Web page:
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Britain Voted to ‘Brexit’ the EU. What Does That Mean for Americans?

The UK voted  in favor of leaving the European Union and global markets have gone wild. Brexit has sent shock waves across the global economy, and it’s threatening more than a trillion dollars in trade and investment in the US. If England had voted to stay, then markets would have been free to breathe a sigh of relief but since they didn’t, almost every economy is at such an uncomfortable position full of uncertainty.

Brexit has resulted in the rising of the dollar, but the whole idea, in general, seems like one of those vague global uncertainties that appear to perpetually threaten the US economy but never quite derail it. The financial ripple effects are quite complex and even if the impact might not be felt immediately, it will eventually happen.

In 2015, the US imported $57.8 billion worth of goods from the UK and exported $56.4 billion worth of good to the UK. This makes the UK the seventh largest trading partner to the US and the US economy is linked to the British economy through global finance and trade,  including tourism.

New York and London are globally recognized as the two top centers for global finance and trillions of dollars of investment trickle through each city, coming from and going to every part of the world. The two cities have such close ties that are often reflected in the fact that American’s number one exporter of services is the UK. Below are major ways in which Brexit could affect Americans.

1. Home Prices and Mortgages

It might just be good news for individuals looking forward to being homeowners in the near future since the cost of buying a house is likely going to go down. In the recent weeks as the Federal government began to fear the materialization of Brexit, the mortgage rates have dropped to the lowest in three years. The Mortgage Bankers Association reports that loan applications had increased by 17% in the first quarter while refinancing went up by 10%.

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Mortgage rates in the US are tied closely to the yield on 10-year government bonds, thus no economist would predict this happening. The Federal Government had plans to hike the rates, but due to the underlying Brexit issues, it had to reevaluate the plans and place everything on hold. This has resulted to the 10-year Treasury note falling to levels not experienced since 2012.

This will also have an effect on the borrowing cost, and it’s expected to drop a lot more. The average 30-year mortgage also briefly dropped to below 3.5 %, the lowest it has ever been since after World War II. Today, the US housing market is pretty hot and for the first time since 2007, houses are selling at such a fast rate. Statistics from the twenty largest metropolis shows that business has never been this good. Now that Britain has voted out of EU, the rates are predicted to go even much lower.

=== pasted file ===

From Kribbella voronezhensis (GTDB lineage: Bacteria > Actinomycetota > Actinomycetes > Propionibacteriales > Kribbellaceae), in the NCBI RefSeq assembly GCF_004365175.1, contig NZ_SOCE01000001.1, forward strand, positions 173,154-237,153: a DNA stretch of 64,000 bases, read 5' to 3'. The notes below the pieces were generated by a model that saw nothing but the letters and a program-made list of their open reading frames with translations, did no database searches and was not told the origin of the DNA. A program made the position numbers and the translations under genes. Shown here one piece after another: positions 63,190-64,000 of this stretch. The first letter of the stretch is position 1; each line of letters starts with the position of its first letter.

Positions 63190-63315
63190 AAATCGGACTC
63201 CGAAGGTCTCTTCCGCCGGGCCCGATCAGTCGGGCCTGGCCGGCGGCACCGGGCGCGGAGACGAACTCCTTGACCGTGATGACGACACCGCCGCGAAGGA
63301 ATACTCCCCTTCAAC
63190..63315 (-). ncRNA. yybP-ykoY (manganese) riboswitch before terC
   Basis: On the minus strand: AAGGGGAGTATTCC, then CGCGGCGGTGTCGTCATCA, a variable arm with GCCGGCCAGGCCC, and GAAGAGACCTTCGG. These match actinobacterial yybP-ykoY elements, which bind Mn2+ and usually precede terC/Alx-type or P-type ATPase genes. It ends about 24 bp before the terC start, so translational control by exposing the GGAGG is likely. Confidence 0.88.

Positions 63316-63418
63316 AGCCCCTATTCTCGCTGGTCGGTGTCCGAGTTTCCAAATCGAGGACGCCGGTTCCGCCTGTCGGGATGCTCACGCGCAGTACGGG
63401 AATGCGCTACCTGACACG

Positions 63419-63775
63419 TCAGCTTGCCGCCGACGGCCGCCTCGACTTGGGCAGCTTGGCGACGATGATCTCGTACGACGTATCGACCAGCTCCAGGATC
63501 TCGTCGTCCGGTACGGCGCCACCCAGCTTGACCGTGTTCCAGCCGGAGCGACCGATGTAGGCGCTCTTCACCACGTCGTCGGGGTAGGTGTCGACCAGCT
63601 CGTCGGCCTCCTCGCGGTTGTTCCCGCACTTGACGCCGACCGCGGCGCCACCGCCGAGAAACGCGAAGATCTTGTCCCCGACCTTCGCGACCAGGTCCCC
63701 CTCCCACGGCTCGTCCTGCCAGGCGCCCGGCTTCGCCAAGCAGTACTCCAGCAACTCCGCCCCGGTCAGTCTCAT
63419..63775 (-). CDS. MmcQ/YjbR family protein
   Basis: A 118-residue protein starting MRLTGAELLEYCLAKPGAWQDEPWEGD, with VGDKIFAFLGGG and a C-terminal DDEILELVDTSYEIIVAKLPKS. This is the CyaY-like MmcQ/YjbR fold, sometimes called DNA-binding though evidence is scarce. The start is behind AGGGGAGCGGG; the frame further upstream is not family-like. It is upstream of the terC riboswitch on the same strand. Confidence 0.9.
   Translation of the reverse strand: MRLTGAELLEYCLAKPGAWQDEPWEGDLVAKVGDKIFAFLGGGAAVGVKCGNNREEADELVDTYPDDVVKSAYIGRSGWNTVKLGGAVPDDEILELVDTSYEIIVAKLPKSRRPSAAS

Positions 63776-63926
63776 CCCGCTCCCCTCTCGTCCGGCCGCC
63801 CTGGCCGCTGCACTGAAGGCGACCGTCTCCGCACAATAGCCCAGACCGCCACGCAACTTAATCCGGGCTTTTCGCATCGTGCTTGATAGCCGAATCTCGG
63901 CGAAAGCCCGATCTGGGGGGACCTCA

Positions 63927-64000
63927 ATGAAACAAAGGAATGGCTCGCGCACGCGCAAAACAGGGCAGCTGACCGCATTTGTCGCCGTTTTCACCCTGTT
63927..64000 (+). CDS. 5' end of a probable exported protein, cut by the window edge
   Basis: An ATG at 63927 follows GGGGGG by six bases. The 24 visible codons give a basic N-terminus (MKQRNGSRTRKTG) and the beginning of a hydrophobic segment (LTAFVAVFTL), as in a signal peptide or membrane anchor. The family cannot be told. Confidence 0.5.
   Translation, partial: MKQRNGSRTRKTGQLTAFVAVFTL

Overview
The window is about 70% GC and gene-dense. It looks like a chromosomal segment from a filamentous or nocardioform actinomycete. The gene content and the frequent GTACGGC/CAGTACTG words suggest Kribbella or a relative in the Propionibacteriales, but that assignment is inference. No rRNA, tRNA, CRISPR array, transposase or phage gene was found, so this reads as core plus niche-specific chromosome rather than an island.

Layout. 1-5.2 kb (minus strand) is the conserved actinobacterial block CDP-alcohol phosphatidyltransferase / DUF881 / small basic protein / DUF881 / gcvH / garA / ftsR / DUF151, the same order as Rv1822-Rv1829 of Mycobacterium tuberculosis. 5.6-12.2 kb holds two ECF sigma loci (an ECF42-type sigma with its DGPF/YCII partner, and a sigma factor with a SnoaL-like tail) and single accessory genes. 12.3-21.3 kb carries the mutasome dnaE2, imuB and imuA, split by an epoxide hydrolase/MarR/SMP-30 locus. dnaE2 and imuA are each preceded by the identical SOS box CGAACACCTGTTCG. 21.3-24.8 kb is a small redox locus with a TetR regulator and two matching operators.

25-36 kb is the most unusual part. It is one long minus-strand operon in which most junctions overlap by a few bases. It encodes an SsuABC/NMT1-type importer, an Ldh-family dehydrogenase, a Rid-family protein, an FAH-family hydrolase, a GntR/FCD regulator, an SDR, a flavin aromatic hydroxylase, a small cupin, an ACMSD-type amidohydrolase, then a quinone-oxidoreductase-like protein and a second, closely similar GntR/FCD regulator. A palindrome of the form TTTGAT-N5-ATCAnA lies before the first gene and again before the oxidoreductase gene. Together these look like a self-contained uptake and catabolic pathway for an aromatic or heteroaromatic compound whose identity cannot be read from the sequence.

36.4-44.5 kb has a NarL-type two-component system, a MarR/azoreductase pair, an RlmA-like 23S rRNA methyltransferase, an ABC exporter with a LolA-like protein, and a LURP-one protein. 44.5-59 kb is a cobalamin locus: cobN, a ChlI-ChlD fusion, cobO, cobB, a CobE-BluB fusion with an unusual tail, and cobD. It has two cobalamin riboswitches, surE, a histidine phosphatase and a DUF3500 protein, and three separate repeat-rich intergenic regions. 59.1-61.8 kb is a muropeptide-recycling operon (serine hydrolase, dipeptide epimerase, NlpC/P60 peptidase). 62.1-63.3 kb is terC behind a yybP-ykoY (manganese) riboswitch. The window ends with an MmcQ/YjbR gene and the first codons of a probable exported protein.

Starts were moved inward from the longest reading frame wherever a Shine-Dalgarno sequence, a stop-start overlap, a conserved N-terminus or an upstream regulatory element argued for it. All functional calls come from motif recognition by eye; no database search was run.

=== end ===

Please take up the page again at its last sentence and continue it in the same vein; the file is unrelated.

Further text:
2. The Dollar

The dollar is rising at a worrying rate and it’s not so good for business, especially US exports. As this trend continues, this makes the US products less attractive. Thus the multinational companies with headquarters in the US will experience losses since the sales and profits will be damaged. Also, since the sterling pound has made history by dropping the most it has ever gone in 30 years by 8%, the US products will be increasingly expensive in the UK. It’s not business as usual since the UK is the 5th buyer of the US services and goods.

It doesn’t stop there since the US dollar is 3% up against the Euro. This is something to really worry about because the EU is quite a big export market for the US, having recorded totals of $272 billion in 2015. US companies are definitely going to feel the pinch, especially those which record substantial revenue from the UK and the entire Europe. Sales that are not from the US will now have a reduced value after conversion back into dollars. After the recent economic crisis that most US corporate profits have been experiencing in the past year, Brexit will just be another shuddering blow.

3. Retirement Stocks

Investing your retirement funds in the stock market is commonplace in America, with most Americans taking this path with their retirement plans. According to Pew Charitable Trusts, almost half of Americans participate in their respective company’s 401(k). With their investments, they are left susceptible to the financial market hullabaloo that is expected to ensue after Brexit. During the referendum campaign period, any little shift caused major swings, particularly to the financial situation. At some point, London’s major stock market even dropped to almost 6%.

The Major US benchmark indexes such as Nasdaq Composite. IXIC, and Standard and Poor’s 500 SPX have been showing signs of declines. Analysts believe that Brexit is likely going to cause economic and political upheaval which will make investors exit, perpetuating the global market sell-off which will be a test to find out how stable the international finance system is. Usually, retirement plans are long-term hence it’s not advisable to make any notable changes to the portfolio whenever faced with a crisis. Hence you might as well just wait and watch out how everything plays out.

On the bright side, maybe it’s time Americans enjoyed their summer vacation in the Queensland. Also, the exchange rate between the dollar and sterling just drew closer. The coming days are definitely going to be insightful, and we are going to watch how Britain is going to make this historic adjustment as Americans wish for a softer landing sooner than later.

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Britain Voted to ‘Brexit’ the EU. What Does That Mean for Americans?
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